Fixing the Mess – Cleaning up the toxic legacy of the Distant Early Warning Line across the Canadian Arctic

Just came across this great article today. Thanks Arctic Junkie for showing it on your site!

Arctic Junkie

Up Here Magazine, October/November 2012

Martin Allinson landed at Cape Dyer with a bang. His DC-4 came down short of the runway, bounced nearly 100 feet in the air, then limped to a halt, its wings damaged but its tires miraculously still inflated. As the 24-year-old British-born electrical engineer shakily
disembarked, he gazed around at a surreal scene.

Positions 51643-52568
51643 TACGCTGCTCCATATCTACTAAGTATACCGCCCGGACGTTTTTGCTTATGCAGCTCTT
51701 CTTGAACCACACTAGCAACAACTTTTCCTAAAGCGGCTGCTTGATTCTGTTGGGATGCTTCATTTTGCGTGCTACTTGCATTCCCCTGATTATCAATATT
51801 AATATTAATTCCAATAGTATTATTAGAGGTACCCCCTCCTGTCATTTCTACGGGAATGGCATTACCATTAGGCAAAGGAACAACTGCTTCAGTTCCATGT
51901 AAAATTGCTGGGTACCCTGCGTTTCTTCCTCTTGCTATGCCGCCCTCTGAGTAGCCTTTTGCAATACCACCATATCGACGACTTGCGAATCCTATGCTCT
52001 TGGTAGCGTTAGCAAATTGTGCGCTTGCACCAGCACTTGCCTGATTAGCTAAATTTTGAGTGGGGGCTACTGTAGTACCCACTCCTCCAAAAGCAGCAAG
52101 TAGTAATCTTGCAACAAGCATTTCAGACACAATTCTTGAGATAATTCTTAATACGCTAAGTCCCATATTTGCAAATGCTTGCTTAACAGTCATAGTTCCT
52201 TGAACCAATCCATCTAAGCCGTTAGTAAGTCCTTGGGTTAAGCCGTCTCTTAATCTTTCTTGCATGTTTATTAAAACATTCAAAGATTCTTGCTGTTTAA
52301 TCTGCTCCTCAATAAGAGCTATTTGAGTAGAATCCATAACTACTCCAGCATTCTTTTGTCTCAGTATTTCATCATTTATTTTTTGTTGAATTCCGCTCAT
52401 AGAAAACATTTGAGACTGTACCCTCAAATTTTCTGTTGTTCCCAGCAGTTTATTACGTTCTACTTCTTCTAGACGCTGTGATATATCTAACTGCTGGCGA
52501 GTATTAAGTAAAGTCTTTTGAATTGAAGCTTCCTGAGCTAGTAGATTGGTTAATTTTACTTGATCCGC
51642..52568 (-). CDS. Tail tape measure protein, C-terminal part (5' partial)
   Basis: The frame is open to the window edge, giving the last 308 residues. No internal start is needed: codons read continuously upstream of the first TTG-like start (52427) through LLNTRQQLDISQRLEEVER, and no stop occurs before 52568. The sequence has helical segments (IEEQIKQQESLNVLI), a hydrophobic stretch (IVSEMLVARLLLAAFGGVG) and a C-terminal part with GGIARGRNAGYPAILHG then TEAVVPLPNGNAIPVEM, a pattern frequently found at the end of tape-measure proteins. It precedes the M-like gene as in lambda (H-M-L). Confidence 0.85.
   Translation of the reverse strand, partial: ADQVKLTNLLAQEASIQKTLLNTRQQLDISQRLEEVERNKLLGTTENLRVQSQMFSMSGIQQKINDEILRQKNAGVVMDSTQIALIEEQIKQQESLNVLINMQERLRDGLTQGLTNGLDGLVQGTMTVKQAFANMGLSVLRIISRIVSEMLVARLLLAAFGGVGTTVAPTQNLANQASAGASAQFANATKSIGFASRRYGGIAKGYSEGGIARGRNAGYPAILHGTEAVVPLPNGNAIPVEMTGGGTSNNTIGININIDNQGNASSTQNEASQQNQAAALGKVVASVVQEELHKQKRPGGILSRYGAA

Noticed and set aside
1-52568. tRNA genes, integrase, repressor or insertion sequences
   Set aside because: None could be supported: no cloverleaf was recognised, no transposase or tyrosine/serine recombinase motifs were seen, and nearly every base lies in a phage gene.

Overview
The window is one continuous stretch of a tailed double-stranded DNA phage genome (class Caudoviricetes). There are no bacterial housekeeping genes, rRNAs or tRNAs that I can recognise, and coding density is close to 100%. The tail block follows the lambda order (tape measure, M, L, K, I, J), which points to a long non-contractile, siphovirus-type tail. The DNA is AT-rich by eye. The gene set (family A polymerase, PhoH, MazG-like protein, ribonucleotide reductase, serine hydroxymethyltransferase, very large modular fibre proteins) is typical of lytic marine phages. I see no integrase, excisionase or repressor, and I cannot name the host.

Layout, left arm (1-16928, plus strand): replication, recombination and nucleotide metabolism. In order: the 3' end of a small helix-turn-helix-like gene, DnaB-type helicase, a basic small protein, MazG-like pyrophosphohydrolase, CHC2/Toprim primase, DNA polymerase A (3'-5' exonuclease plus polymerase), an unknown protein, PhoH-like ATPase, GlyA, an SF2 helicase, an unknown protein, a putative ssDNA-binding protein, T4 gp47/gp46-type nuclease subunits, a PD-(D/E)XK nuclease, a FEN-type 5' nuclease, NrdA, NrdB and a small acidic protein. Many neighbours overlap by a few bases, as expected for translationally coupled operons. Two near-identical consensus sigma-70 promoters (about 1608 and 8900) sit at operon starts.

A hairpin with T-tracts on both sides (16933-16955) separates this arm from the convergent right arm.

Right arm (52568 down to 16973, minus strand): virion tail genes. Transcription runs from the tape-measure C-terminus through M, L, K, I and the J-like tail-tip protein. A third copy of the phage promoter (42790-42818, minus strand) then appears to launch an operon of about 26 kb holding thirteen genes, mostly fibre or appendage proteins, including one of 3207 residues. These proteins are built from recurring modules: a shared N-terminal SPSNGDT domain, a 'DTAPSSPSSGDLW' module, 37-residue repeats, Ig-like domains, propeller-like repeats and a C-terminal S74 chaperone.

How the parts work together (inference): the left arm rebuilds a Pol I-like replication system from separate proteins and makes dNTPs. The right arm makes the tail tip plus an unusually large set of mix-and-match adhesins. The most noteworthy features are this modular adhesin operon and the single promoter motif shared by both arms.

Here, on a high bluff at the eastern extremity of Baffin Island, were glaciers, fjords and sheer cliffs plummeting into the sea. Here, also, was a giant white “golf ball” radar dome perched on a barren hilltop, and several massive black panels resembling drive-in movie screens. There was a warren of roads and warehouses and two bustling, high-tech military villages housing a total of 200 men. It was July 1959, day one of Allinson’s new job as a radar and radio technician at the biggest station on the brand new Distant…

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